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The Australian Institute of Health and Welfare released its ‘Mesothelioma in Australia 2018’ report in August. The Report outlines the findings from the Australian Mesothelioma Registry (AMR), an initiative that has been collecting information regarding mesothelioma since 2010.

A rare and aggressive form of cancer, mesothelioma is caused predominantly be exposure to asbestos­­ — a naturally occurring material that was used in building and insulation products and used widely throughout Australia. Mesothelioma affects the lining of the lung (pleura) or abdomen (peritoneum) and is associated with a short prognosis.

The findings of the Report reiterates that Australia has one of the highest incidence rates of mesothelioma in the world. It found that the disease killed 699 people in 2018, while each year approximately 700­-800 people are diagnosed with mesothelioma in Australia. Significantly, the report states that the number of mesothelioma cases has increased in recent decades.

Who is at Risk of Mesothelioma?

Assessing data from 2011-2018, the report found that males have been consistently more likely to be diagnosed with mesothelioma than females. This is likely because the majority of mesothelioma cases are caused by exposure to asbestos in workplace environments that are more commonly occupied by males.

Based on the AMR’s data, the average Australian with mesothelioma is male and exposed to asbestos in occupational and non-occupational settings, diagnosed around the age of 75 and lived for approximately 11 months following diagnosis.

Occupational and Non-Occupational Exposure to Asbestos

Historically, occupational exposure to asbestos has been dominated by asbestos mining, manufacturing and use of asbestos-containing materials.

In assessing occupational exposure to asbestos, the Report found, based on those diagnosed with mesothelioma from 2010-2019, that occupational exposure to asbestos was probable (81%) for those working in trades. This includes jobs in ‘building, engineering trades and telecommunications fields such as carpenters, joiners, bricklayers, builders, electricians, plumbers, boilermakers, welders, metal fitters/turners and other engineering machinists, and telecommunications technicians’.

Regarding non-occupational asbestos exposure, the Report found that the most frequent contexts in which exposure was found to be possible or probable included:

  • An undertaking of major home renovations
  • Living in a house that was undergoing renovations
  • Servicing car breaks or clutches (unpaid)
  • Living in the same home as someone with the job involving asbestos exposure who came home dusty; and
  • Living in a house made of fibro that was constructed between 1947-87.

The Number of Mesothelioma Cases may still be increasing

Between 1982 and 2017, the number of new cases of mesothelioma steadily increased—from 135 to 631 for males and 22 to 128 for females. To date, the highest overall number of cases (773) were those with a date of diagnosis in 2016.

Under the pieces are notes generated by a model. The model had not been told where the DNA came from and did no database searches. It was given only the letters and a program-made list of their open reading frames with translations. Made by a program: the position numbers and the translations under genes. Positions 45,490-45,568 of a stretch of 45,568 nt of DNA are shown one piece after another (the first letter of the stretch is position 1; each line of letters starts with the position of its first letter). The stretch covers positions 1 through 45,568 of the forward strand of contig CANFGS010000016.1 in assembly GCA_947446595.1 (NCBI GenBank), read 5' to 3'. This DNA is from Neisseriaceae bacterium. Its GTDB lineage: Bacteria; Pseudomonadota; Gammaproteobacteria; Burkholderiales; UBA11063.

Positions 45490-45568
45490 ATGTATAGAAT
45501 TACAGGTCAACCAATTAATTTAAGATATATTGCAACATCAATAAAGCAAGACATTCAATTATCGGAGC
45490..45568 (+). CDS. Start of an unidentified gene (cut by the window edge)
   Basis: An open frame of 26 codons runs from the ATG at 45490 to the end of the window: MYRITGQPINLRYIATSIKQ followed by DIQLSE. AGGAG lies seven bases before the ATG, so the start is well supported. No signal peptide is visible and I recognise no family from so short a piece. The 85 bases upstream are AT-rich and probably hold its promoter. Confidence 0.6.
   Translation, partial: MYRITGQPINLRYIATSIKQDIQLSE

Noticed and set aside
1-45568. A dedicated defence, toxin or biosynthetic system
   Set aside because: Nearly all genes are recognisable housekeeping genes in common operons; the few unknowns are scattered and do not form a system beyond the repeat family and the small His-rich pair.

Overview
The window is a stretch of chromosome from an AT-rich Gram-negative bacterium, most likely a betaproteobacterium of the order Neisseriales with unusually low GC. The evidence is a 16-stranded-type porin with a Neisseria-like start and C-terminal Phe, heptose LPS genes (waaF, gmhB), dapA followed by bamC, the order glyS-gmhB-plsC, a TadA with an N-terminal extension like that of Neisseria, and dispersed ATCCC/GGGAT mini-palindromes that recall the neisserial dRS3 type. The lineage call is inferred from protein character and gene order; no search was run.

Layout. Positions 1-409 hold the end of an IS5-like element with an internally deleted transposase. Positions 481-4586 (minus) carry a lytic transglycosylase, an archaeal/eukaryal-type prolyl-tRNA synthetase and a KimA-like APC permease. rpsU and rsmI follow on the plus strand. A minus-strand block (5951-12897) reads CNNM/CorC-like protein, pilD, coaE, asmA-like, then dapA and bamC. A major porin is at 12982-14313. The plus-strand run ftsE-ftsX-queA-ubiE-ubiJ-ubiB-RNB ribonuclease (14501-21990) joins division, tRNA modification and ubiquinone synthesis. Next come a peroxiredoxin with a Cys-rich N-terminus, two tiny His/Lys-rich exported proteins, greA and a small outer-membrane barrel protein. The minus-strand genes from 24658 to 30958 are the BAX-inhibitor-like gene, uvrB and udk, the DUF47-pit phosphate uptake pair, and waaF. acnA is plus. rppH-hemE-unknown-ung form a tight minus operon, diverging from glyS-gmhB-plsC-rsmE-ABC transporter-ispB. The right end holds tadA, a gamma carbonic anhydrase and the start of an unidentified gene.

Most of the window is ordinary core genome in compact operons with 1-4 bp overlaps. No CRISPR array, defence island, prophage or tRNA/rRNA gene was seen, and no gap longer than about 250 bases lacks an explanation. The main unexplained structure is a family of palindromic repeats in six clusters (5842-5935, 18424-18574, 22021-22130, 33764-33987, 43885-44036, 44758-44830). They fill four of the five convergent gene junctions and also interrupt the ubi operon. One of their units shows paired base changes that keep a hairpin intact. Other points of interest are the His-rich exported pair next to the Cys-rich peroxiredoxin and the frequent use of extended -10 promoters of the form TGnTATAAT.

The Report explains that while there was a decline in the AMR of mesothelioma cases in 2018, this is likely is likely due to delays in the AMR receiving notifications — the number of cases for 2018 is expected to rise during 2019 and subsequent years.

Survival rates lower than other cancers

The Report also outlined that, because of its aggressive nature, most cases of mesothelioma are sadly associated with a short prognosis.

The Report shows that between 1986–1990 and 2011–2015, mesothelioma’s impact on the person’s chance of still being alive 5 years after diagnosis oscillated between survival rates of 4.7% and 6.1%. This was found to be very low compared to other common cancers such as thyroid (96%), kidney (77%), stomach (30%) and lung (17%) from between 2011 to 2015. Additionally, this survival rate decreased with increasing age, from 13% for those aged 55–59, to 2.7% for those aged 75 and over.

It is important to remember that many factors can affect survival among people with mesothelioma. The Report states that survival rates can be influenced by a person’s age at diagnosis, overall health status, the type of mesothelioma they have, and the nature of the exposure to asbestos.

You can access the full Report by the AIHW here:

I have been diagnosed with mesothelioma. What do I do now?

If you have been diagnosed with mesothelioma, we understand that this can be a difficult time and that making a claim for compensation can seem like an overwhelming process. However, it is important to seek legal advice quickly. It’s likely you could be entitled to compensation for your pain and suffering, medical expenses and loss of past or future income, amongst other things.

Given this is a very specialised area of the law, it is critical you obtain advice from a lawyer with extensive experience in the area. At Gordon Legal, we have Victoria’s most experienced asbestos team and the compassion and determination to get you and your family the justice you deserve. If you have any questions or concerns, or want to register your asbestos exposure with us, get in touch today on 1800 21 22 23 and let us help you.

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